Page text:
In a Tuesday news conference, Democrat presidential candidate Barack Obama responded to comments made by his former pastor, the Rev. Jeremiah Wright, on Monday. Wright had said, among other things, “Based on [the] Tuskegee experiment and based on what has happened to Africans in this country, I believe our government is capable of doing anything,” including introducing the AIDS virus into the black community as a form of genocide.
Senator Obama’s reaction: “All it was was a bunch of rants that aren’t grounded in truth.”
Why would a well-educated, manifestly articulate public figure such as Barack Obama use the clumsy phrase “All it was was…”?
All it was was is a cousin to the common construction the thing is is. How troublesome such word combinations must be to nonnative English-speakers who are trying to learn the language.
Here’s the thing: The little groupings the thing is and all it was have become, essentially, familiar noun phrases—roughly synonymous with “the crux of the matter” or “what it boils down to.” So familiar are these colloquialisms that they are easily processed by American minds, as follows:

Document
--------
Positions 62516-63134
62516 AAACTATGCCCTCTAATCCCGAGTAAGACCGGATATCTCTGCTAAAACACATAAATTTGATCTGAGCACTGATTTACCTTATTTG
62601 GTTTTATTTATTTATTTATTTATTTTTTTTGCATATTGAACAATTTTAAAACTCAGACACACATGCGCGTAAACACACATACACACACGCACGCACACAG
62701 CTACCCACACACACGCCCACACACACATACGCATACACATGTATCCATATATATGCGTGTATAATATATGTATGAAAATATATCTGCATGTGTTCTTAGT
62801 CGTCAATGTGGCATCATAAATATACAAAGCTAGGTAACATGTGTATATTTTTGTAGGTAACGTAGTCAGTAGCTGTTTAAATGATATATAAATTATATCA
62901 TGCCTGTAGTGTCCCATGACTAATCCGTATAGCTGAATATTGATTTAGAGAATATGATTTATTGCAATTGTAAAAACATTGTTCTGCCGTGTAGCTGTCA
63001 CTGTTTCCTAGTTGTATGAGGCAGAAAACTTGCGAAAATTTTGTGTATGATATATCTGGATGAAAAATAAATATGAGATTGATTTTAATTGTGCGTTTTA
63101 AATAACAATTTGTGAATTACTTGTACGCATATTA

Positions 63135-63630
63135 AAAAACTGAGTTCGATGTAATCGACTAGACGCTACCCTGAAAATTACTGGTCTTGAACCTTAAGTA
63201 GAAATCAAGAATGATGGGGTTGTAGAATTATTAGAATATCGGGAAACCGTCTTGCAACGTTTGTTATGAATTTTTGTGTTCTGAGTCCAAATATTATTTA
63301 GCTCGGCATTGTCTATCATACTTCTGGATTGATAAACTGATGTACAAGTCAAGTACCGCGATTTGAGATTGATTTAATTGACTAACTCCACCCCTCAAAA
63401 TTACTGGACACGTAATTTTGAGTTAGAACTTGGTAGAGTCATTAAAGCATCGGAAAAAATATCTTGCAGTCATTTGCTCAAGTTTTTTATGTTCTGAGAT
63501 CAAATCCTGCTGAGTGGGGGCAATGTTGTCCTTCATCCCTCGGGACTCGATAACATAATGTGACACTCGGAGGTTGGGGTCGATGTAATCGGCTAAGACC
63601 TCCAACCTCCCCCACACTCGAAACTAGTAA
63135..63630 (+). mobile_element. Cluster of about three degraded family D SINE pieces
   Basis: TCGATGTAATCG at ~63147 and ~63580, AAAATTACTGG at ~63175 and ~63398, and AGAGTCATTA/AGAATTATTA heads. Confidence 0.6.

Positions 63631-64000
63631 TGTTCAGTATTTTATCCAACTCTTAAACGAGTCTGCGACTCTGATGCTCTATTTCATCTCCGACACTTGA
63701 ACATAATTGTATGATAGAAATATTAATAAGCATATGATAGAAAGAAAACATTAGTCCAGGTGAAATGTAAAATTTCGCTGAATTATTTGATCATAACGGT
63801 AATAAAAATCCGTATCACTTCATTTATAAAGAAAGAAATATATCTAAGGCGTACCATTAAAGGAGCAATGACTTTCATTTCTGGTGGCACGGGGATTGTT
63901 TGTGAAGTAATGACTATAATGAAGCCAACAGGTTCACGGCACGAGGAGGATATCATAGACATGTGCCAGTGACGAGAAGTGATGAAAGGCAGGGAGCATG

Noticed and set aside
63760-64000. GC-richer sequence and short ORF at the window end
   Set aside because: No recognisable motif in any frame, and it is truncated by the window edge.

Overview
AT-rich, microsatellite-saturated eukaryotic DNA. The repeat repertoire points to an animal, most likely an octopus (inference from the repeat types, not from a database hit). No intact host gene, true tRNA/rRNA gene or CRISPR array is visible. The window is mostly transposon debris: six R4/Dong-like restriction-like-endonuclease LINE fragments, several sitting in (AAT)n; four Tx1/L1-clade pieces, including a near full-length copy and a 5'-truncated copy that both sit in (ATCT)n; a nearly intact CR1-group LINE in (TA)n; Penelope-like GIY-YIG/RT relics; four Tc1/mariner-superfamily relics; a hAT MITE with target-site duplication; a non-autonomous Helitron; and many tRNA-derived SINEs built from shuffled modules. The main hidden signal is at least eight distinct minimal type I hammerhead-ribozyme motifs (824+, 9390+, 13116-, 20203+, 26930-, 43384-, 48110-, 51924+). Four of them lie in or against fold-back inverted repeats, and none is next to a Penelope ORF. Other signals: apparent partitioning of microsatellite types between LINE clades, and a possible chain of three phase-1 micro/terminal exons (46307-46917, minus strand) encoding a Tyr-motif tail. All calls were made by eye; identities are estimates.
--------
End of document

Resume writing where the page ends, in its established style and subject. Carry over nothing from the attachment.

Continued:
SUBJECT: All it was
SUBJECT COMPLEMENT (or PREDICATE NOMINATIVE): a bunch of rants….
Senator Obama might better have said, “What it amounted to was a bunch of rants that aren’t grounded in truth.” But speaking under duress and off the cuff, any of us might have used the less graceful syntax.
In fact, in Senator Obama’s position, I, the Writing Queen, might have used less felicitous language, along the lines of, “All it was was a noisome mass of bovine fecal matter.” Or words to that effect.
- Got a question about grammar, syntax, or bovine fecal matter? Please leave a comment.
- Purge your writing of bovine fecal matter. See Write Better Right Now at www.LifeIsPoetry.net.